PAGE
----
TV and Radio highlights: 27 February – 5 March 2015

By Jon Bauckham, 26 February 2015 - 5:28pm

Banished BBC Russell Tovey Julian Rhind-Tutt Australia Convicts

Banished tells the story of the first British convicts shipped out to Australia at the end of the 18th century (Credit: BBC/RSJ Films/Mark Rogers)

Pick of the week

Banished
Thursday 5 March, 9pm, BBC Two

New period drama alert! Next Thursday the BBC is screening the first instalment of Banished, which follows the lives of felons deported to the first British penal colony in Australia. Showcasing the difficult relationship between the convicts and their superiors (who seem to enjoy delivering brutal punishments at every opportunity), Downton Abbey this certainly ain’t. Featuring Russell Tovey (Being Human) and Julian Rhind-Tutt (The Hour), the stellar cast alone should keep us entertained for the rest of the series, which includes six further episodes.

Also this week

The Fifteen Billion Pound Railway
Sunday 1 March, 7pm, BBC Two

Regardless of your views on its politics, I’m yet to find someone that hasn’t been impressed by the engineering behind the Crossrail project. Due for completion in 2019, the final result will be an 85-mile underground line running from the eastern and western extremes of London, hopefully speeding up daily commutes and easing congestion. As well as following the efforts of the staff fighting to keep the project on track, this documentary also explores some of the history that the work has uncovered – including a tunnel first built by Brunel under the Royal Docks.

Indian Summers
Sunday 1 March, 8pm, Channel 4

Julie Walters and her co-stars are in a flurry this week as the annual Sipi Fair comes to Simla – the only time of the year that the Indian community is allowed in the grounds of the Royal Club. However, beneath all the fanfare is a growing feeling of discontent, with support for Home Rule gaining traction and secrets about certain individuals slowly spilling out.

Promises, Promises: A History of Debt
Monday 2 March, 1.45pm, BBC Radio 4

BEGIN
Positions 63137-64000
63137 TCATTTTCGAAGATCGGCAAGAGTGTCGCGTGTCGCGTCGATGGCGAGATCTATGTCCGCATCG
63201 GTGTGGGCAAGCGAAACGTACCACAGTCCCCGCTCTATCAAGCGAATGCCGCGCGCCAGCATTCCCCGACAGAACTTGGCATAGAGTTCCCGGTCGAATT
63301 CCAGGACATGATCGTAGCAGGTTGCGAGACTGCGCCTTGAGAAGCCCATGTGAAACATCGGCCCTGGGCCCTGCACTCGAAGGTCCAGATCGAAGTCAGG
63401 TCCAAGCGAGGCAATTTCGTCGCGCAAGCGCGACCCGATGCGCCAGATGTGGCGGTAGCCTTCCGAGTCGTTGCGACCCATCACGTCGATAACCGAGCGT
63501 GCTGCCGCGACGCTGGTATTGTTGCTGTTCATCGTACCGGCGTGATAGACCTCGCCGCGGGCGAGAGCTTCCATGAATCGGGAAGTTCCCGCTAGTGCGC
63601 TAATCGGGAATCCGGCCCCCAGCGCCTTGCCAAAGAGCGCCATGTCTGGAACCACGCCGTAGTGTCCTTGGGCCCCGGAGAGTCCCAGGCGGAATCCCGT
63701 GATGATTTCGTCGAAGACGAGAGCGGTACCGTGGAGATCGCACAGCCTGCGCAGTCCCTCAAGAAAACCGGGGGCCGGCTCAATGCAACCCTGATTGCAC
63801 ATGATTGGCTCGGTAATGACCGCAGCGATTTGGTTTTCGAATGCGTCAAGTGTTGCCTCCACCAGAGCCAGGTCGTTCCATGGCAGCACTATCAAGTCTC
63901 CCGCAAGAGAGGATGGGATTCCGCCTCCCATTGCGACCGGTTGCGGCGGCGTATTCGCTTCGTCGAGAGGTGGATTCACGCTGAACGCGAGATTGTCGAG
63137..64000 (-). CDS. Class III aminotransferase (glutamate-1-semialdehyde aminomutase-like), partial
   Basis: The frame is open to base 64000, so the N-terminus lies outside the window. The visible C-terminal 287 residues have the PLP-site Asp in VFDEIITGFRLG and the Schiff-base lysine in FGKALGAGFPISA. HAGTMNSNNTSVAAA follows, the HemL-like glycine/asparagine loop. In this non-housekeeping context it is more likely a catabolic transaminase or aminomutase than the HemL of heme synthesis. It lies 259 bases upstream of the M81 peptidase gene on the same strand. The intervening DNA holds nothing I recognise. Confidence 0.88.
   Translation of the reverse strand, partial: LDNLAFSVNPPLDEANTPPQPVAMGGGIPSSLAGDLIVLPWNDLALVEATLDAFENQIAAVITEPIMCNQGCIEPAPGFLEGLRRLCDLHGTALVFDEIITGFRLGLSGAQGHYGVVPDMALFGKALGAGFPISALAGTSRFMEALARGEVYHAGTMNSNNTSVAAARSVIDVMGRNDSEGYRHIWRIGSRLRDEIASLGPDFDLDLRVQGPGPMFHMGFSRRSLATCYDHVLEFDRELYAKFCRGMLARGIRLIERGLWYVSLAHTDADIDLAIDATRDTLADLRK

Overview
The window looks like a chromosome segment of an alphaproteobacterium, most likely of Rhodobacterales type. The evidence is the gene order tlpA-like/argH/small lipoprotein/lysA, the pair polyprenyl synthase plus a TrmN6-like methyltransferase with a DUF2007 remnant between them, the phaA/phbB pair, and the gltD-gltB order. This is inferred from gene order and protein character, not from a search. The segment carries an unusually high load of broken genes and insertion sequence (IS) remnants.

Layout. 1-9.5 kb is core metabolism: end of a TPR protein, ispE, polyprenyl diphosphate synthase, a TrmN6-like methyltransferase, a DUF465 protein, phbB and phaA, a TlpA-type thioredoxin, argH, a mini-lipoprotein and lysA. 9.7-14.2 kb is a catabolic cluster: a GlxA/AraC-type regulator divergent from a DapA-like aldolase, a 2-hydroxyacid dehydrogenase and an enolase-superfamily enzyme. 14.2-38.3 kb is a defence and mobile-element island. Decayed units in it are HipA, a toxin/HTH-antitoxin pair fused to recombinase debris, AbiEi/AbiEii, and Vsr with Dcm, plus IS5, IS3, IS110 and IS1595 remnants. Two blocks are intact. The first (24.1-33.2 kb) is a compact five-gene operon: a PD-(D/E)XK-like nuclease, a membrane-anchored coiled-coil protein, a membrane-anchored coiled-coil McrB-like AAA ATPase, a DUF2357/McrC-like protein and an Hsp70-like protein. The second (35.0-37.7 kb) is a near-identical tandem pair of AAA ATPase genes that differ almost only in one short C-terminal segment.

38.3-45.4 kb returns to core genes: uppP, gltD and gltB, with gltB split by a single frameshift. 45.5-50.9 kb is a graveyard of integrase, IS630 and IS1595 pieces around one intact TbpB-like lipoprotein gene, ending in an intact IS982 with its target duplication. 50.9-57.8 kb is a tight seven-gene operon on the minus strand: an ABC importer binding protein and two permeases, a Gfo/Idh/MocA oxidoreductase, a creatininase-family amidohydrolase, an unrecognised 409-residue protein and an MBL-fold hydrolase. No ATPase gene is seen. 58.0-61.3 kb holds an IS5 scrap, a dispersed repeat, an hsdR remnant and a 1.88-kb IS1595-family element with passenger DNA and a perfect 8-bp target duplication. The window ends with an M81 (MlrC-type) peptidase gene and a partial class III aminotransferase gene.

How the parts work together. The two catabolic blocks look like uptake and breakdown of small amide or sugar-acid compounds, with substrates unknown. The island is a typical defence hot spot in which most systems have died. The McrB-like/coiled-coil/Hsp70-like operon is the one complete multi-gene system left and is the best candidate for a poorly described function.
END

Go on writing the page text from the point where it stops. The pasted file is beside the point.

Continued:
Debt is not the sort of topic you want to hear about on a Monday afternoon, but don’t worry – David Graeber’s documentary series certainly promises to be interesting. Looking at society over the past 5,000 years, the anthropologist explores the role of debt in the lives of our ancestors, and how 'modern' trends, such as the purchasing of goods on credit, actually have ancient origins. To find out more about the series, which will be broadcast on weekdays until Friday 6 March, click here.

Tales from Northumberland with Robson Green
Monday 2 March, 8pm, ITV

Northumberland-born actor Robson Green continues to celebrate his home county, with an episode that sees him travel up the Coquet River to Warkworth Castle – thought to have been built upon the orders of Prince Henry of Scotland in the 12th century. Ambling along to Amble (sorry), Robson discovers the town’s maritime history, and the story behind a seal that went surfing last summer.

Suffragettes Forever! The Story of Women and Power
Wednesday 4 March, 8pm, BBC Two

Amanda Vickery’s series continues with an episode focusing on the reign of Queen Victoria, revealing how the spurned mistress of a Prime Minister helped pave the way for child custody rights – the first piece of feminist legislation. The historian also looks at the campaign to raise the age of consent (a story included in our February 2015 issue), plus the story of the Bryant May match girls who marched for better working conditions.

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